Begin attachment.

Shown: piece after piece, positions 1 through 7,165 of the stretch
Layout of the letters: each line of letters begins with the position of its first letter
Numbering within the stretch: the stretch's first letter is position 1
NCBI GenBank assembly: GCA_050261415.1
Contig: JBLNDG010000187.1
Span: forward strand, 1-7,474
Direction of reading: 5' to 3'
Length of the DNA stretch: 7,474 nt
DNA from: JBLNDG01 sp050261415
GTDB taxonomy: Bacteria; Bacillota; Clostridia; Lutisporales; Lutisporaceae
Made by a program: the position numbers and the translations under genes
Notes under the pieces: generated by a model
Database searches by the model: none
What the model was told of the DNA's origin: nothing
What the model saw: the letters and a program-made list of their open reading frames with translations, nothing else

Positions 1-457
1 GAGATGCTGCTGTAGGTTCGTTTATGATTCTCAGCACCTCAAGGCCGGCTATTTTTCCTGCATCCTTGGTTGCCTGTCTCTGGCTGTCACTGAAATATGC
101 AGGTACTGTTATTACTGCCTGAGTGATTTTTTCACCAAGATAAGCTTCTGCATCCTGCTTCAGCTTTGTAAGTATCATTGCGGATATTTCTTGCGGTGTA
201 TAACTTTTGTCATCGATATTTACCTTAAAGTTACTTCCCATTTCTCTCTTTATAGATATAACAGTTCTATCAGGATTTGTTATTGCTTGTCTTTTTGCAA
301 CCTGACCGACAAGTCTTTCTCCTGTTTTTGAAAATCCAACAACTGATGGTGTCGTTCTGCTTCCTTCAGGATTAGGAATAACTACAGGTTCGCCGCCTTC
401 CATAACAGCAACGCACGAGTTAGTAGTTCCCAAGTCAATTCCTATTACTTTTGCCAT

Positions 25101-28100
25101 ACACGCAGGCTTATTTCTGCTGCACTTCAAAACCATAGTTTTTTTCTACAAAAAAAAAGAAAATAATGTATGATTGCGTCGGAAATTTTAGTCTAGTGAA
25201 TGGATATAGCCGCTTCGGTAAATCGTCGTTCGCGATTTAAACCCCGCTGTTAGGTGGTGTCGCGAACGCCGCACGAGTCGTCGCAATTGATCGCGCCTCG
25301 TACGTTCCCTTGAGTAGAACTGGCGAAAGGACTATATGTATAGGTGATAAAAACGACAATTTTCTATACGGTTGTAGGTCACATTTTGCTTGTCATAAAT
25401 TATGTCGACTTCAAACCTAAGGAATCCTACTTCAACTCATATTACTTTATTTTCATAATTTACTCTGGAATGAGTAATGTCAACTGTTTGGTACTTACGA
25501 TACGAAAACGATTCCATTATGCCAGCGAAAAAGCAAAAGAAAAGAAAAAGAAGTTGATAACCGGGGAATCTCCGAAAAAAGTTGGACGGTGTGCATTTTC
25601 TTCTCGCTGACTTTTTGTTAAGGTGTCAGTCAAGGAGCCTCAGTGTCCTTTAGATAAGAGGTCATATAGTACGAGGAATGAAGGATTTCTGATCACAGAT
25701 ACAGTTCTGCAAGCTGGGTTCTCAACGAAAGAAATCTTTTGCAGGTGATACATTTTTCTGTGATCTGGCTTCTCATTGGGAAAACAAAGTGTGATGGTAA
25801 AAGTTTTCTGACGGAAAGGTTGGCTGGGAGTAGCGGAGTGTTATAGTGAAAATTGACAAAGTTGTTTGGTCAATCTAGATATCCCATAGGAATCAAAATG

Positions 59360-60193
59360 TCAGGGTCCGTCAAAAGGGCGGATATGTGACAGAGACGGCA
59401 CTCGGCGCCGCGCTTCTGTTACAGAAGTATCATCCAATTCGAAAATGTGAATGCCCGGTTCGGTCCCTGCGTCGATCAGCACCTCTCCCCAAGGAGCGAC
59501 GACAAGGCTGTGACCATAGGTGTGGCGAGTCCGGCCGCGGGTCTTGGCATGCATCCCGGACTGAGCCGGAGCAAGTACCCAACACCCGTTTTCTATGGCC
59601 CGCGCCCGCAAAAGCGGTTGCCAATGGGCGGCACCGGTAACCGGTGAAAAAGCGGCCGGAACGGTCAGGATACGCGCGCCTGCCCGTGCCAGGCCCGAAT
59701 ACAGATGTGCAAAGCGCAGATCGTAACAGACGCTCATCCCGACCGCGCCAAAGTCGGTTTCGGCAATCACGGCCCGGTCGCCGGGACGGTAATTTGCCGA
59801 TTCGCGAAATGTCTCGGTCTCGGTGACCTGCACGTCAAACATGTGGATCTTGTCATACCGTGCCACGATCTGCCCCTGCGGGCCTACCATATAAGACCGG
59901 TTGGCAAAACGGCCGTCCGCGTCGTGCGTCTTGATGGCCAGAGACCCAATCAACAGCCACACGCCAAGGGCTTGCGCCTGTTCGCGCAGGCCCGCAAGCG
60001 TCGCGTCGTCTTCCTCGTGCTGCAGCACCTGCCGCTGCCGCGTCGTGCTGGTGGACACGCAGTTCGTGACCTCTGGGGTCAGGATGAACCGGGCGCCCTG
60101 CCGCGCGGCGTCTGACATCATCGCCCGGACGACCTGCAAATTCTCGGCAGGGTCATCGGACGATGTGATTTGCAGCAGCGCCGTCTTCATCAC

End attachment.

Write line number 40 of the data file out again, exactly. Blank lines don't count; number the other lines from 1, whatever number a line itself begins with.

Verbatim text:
60101 CCGCGCGGCGTCTGACATCATCGCCCGGACGACCTGCAAATTCTCGGCAGGGTCATCGGACGATGTGATTTGCAGCAGCGCCGTCTTCATCAC